Posted Monday 6 April 2020
Gloves, safety glasses, lab coats and masks are among the items Kingston University has donated to local NHS services to help protect front-line staff from coronavirus.
The personal protective equipment, usually used in the University's laboratories and workshops, has been packaged up and delivered to Kingston Health Centre and Kingston Hospital during the past few weeks.
The University was initially approached by staff at Kingston Heath Centre in March to see if there was anything it could do to help protect them during the Covid-19 pandemic. Shortly after Kingston Council also got in touch to ask whether any PPE support could be provided to Kingston Hospital. Technicians working in the Faculty of Science, Engineering and Computing and in the University's Kingston School of Art responded to the call and have now donated a range of items to both the health centre and the Kingston Hospital NHS Foundation Trust.
In total, some 16,600 disposable gloves, 82 regular lab coats, 1,324 safety spectacles, 10 packs of overshoes and 54 disposable face masks were provided to NHS services in the borough, alongside eight specialist Howie lab coats, four disposable overalls, four full face shields and three particulate respirators.
Staff across the University had been determined to do what they could to offer support after being alerted to the urgent need for additional PPE, head of technical services in the Faculty of Science, Engineering and Computing David Utton said.
"The coronavirus pandemic is affecting every one of us and we wanted to make sure we were doing our bit to help in whatever way we could," he said. "Supporting our local NHS services, which are widely used by our students and staff, in this way was an important opportunity for us to give something back to the community at a time when we could make a real difference. It's been a huge team effort from all our technicians, who went through all our science and engineering laboratories and store rooms, packaging up everything we had available to donate."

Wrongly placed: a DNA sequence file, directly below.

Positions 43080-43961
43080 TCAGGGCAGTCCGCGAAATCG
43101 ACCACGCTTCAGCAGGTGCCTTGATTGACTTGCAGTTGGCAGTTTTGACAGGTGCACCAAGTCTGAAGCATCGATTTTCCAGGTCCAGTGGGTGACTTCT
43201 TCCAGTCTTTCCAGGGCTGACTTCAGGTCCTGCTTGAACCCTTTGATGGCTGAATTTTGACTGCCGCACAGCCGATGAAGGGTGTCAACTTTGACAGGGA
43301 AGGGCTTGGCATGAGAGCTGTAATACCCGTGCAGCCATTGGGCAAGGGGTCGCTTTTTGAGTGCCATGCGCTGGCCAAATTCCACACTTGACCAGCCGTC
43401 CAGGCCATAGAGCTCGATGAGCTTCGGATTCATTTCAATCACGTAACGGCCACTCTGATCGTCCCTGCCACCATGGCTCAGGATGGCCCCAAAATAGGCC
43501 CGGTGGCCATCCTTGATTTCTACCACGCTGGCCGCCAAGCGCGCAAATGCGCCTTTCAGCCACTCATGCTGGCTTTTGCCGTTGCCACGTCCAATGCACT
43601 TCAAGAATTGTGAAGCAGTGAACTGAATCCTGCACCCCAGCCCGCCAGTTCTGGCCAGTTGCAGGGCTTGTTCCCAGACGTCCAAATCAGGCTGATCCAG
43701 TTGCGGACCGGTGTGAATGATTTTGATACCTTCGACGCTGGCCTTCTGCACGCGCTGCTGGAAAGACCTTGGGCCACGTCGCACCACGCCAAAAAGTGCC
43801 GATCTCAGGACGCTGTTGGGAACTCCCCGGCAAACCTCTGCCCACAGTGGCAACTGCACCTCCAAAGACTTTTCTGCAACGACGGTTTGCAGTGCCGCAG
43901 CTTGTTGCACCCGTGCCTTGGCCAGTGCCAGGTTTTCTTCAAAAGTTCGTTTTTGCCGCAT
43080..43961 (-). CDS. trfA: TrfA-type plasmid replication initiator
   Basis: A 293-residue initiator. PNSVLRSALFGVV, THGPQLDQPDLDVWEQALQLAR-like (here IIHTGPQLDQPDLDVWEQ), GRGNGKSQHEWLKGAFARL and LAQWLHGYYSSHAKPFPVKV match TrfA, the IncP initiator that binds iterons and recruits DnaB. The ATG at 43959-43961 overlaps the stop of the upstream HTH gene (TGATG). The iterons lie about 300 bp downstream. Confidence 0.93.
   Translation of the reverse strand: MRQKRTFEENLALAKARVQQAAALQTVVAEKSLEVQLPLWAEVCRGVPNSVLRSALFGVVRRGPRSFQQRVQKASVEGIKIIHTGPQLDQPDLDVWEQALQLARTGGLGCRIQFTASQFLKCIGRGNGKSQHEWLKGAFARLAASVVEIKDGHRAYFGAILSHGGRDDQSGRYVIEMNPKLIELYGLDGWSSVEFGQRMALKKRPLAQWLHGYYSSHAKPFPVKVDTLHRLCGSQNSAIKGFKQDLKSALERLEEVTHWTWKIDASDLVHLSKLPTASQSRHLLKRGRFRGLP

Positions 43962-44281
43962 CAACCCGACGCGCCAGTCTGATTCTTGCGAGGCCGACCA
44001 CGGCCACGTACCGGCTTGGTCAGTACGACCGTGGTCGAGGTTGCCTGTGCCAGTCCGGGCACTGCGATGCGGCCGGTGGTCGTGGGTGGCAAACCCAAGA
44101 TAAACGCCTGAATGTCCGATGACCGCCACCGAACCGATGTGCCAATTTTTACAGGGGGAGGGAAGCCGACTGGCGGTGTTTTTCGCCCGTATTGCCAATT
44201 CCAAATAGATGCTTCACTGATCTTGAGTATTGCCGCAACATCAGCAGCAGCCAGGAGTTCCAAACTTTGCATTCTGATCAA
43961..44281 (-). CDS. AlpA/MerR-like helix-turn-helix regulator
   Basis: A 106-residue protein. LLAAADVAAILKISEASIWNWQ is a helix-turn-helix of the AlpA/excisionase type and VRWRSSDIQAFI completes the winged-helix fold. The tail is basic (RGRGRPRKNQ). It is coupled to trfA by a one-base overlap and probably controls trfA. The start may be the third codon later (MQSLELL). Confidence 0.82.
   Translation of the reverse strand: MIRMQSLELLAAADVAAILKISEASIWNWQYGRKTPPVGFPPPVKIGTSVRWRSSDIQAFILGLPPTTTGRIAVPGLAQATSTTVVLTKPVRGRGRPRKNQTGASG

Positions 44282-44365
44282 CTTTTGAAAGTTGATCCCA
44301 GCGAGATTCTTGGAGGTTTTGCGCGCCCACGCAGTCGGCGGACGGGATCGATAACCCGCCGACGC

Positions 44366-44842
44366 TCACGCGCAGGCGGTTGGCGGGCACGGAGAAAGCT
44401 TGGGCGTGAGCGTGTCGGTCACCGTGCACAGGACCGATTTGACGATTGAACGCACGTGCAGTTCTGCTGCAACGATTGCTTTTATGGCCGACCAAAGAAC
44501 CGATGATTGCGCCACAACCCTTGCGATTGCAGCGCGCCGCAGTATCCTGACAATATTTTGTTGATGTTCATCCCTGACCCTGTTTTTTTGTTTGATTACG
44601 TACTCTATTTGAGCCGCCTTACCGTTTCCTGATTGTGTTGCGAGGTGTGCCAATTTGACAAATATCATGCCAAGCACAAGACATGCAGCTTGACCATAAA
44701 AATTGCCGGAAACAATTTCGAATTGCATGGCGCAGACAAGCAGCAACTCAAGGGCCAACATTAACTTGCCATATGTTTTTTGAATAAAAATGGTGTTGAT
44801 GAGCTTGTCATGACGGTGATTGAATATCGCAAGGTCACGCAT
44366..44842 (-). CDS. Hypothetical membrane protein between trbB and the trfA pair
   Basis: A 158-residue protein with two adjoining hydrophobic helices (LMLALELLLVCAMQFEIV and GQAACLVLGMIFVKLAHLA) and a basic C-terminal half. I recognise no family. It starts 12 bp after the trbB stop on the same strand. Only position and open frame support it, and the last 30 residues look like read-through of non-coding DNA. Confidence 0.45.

The head of workshops at Kingston School of Art, Richard Trupp, said it was vital for organisations to step forward to assist where they could. "Our technicians jumped at the chance to help front-line NHS staff. We're all in this together and it's so important every organisation does what it can to back our NHS at this time," he said. "Because of the nature of what we do at Kingston School of Art, we had a large supply of safety spectacles, which are worn by students at all times in workshops. In other areas, such as print making, we had a good stock of disposable gloves, along with masks and other useful safety items we could provide."
An initial delivery was made to Kingston Health Centre towards the middle of March, with further box loads of equipment shared between the health centre and the hospital the following week.
The donations of PPE were gratefully received by staff, according to Kingston Hospital's Director of Nursing and Quality Sally Brittain. "It is wonderful to see how challenging times such as these can bring people together," she said. "We would like to extend our warmest thanks for the generous donations of the safety spectacles and other PPE items we've received from Kingston University for our staff here at Kingston Hospital."